Is Denard Robinson a Better Passer in the Shotgun or Under Center?

Based on a WolverineNation article, an estimate of Denard Robinson's pass completion percentageMichael Rothstein at WolverineNation of ESPN had an interesting article about Michigan quarterback Denard Robinson yesterday. They found that Robinson has a better completion percentage under center than in the shotgun formation. Over his career, Robinson completed 65.7% of his passes under center (46 for 70) while only completing 56.3% of his passes in the shotgun (316 for 561).

In football, we’re always looking at a small number of events. As we’ve wrote about before at The Power Rank, there are big problems with making judgements after a small number of events. I got interested in the significance of these pass completion numbers.

The problem is that 65.7% is only an estimate of Robinson’s true completion percentage under center. His actual percentage might be 55.8%. Due to the randomness of college football, we measure 65.7% over the sample size of 70 throws. Maybe his receivers made some jaw dropping catches on bad throws. Of course, his actual percentage might also be 70% because his receivers are dropping lots of passes. We don’t know with certainty.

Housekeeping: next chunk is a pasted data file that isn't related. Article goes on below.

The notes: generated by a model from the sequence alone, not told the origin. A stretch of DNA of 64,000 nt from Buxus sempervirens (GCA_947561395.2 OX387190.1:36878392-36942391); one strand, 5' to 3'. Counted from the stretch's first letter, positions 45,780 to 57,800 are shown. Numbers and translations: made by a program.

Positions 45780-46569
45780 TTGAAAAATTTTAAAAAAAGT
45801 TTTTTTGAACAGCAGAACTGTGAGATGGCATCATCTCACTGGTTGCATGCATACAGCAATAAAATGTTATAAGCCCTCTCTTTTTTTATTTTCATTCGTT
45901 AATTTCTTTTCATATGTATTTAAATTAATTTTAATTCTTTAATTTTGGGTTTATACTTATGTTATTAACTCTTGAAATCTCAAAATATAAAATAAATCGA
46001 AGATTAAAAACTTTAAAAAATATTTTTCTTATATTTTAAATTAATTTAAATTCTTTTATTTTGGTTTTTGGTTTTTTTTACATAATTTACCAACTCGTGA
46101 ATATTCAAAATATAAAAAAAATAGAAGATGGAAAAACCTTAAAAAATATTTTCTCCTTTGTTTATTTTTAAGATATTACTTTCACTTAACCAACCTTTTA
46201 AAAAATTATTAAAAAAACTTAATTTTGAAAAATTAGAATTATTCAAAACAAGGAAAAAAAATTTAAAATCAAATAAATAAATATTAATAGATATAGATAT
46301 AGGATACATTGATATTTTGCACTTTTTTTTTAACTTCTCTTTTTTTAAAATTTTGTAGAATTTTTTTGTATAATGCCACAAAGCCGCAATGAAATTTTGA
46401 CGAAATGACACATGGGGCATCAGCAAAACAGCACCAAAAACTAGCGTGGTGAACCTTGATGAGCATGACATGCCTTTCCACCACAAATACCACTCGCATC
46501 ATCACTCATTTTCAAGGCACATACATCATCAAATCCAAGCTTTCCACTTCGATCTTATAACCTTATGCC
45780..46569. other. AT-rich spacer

However, with a simple probability model, we can calculate a distribution of pass completion percentages for Denard Robinson under center. As shown in the figure, this distribution has a bell shaped curve with a width. We can do the same for his completion percentages in the shotgun formation. Since he’s had so many more attempts, the width of this distribution is much smaller. The more throws we see Denard make, the more certain we become about his abilities. Both of these curves are shown in the figure. (The curves both have the same area underneath them. The curve for the shotgun rises much taller due to the narrow width.)

With all this uncertainty, there’s a probability that Robinson is actually a better passer in the shotgun than under center. Intuitively, you can see that in the overlap of the distributions. With a simple numerical experiment, we determined that there’s only a 6% chance that Robinson is better in the shotgun. ESPN’s conclusion will be right 94% of the time, which is pretty good.

But back to football. Rothstein also notes that Robinson runs the ball much better out of the shotgun. Michigan will still set up in the shotgun to take advantage of his explosive speed.

Thanks for reading.

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